The Federal Anti-Kickback Statute (“AKS”) has a broad impact on health care business arrangements. AKS is a criminal and civil statute that prohibits any person from “knowingly and willfully” paying, offering, soliciting or receiving any remuneration, directly or indirectly, overtly or covertly, in cash or in kind, in exchange for or to induce the referral of any item or service covered by a federal health care program, or in exchange for arranging for or recommending purchasing, leasing or ordering any good, facility, service or item covered by a federal health care program, including Medicare and Medicaid.
Violations of the AKS typically arise in “payment for referral” practices, whereby it is the intent of a party to “reward” referrals of patients.
The federal government adopted “safe harbors” to protect certain arrangements that might otherwise violate AKS, and subject the participants to potential civil and criminal liability. The “Employee Bona Fide Safe Harbor”, excepts from its reach “any amount paid by an employer to an employee (who has a bona fide employment relationship with such employer) for employment in the provision of covered items or services.”
Congress enacted this exception because it assumed employers would exercise an appropriate degree of supervision over their employees, thereby reducing the potential for abusing the Medicare program.Furthermore, the OIG stated that the employee exception permits an employer to pay an employee in whatever manner he or she chooses for, having that employee assist in the solicitation of program business and applied to bona fide employee-employer relationships.
The employee safe harbor regulation defines the term “employee” pursuant to 26 U.S.C. 3121(d)(2). Under this statute, an employee is any worker that satisfies the common law rules for establishing employer-employee relationship.
Factors for determining common law employees include employer control, supervision, and training of the employee. In addition, the courts have held that substance is more important than form, and that the following factors should be considered when analyzing if an individual or entity qualifies under the bona fide employee safe harbor:
The Eleventh Circuit upheld anti-kickback convictions for per-patient payments made to two Florida Department of Health and Rehabilitative Services employees for referring patients to a drug treatment program funded by Medicaid.
The court concluded that the HRS employees did not fit within the employee safe harbor because they were not providing “covered items or services” as required by the statute, but they were simply paid for referrals to the program.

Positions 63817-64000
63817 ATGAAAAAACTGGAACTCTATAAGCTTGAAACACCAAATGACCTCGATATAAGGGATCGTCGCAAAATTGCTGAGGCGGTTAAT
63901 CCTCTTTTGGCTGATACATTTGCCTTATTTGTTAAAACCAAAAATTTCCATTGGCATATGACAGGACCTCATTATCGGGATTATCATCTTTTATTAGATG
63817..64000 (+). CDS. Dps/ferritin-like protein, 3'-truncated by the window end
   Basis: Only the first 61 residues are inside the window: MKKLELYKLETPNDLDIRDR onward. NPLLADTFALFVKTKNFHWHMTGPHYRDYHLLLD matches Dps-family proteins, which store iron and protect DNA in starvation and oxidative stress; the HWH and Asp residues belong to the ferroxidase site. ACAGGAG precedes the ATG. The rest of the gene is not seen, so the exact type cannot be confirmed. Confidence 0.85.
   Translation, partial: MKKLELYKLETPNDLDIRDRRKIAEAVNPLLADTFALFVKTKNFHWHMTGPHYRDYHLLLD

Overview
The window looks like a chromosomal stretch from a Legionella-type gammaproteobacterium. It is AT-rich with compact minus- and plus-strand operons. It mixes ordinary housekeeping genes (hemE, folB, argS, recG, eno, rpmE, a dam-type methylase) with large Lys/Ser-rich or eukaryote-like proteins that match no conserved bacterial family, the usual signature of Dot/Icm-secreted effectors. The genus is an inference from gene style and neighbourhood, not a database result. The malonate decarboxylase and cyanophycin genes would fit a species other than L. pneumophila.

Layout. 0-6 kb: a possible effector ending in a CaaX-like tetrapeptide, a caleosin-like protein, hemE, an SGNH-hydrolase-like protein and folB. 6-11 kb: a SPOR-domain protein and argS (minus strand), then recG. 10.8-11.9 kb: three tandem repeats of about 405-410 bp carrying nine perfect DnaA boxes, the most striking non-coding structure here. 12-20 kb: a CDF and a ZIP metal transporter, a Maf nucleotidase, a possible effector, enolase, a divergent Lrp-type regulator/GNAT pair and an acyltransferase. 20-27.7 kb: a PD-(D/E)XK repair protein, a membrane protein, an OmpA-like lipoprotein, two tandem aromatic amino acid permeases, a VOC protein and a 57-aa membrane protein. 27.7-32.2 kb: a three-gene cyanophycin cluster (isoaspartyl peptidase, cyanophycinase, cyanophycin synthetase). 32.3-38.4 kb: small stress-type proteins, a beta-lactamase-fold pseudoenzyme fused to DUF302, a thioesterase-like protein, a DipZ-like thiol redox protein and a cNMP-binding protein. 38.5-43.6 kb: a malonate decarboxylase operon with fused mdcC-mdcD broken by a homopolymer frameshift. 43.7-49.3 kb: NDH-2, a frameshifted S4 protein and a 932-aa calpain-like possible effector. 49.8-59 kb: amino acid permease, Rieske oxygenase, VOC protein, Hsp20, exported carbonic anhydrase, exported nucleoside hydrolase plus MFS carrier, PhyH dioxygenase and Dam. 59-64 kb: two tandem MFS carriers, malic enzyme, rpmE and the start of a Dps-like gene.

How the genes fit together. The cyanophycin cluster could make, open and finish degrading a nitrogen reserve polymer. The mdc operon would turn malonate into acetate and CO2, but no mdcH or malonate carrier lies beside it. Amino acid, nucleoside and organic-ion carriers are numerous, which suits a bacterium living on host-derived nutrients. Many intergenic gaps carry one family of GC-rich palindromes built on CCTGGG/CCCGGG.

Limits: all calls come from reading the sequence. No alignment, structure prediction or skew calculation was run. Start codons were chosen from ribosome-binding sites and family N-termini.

In addition, they did not receive regular salary checks from the drug treatment program at their place of employment, but instead received checks clandestinely with false category codes or in cash in parking lots and other locations to avoid detection by co-workers.
The Fifth Circuit held that the evidence presented did not support defendant’s affirmative defense that the individuals were bona fide employees, because employer did not have sufficient control over the manner and means of the work performed by employees to characterize this as a bona fide employment relationship.
The court determined that there was no evidence that employees:
Instead, the defendants relied on their personal and professional contacts to obtains referrals. Thus, the DME company did not have sufficient control over the manner and means of the work performed by defendants to amount to a bona fide employment relationship.
Allegations of AKS violation can result in criminal and/or civil liability, but we at Chapman Law Group are here to help. Our criminal division can assist you in navigating the complex world of health care laws, rules and regulations. Contact us for more information.
Hypothetical: In our hypothetical a cardiologist with a large practice wishes to invest in a joint venture the hospital is starting with a local radiology
Here is a familiar situation. A health care provider — such as a pharmacy, lab, DME or hospital — hires an “employee” to work as
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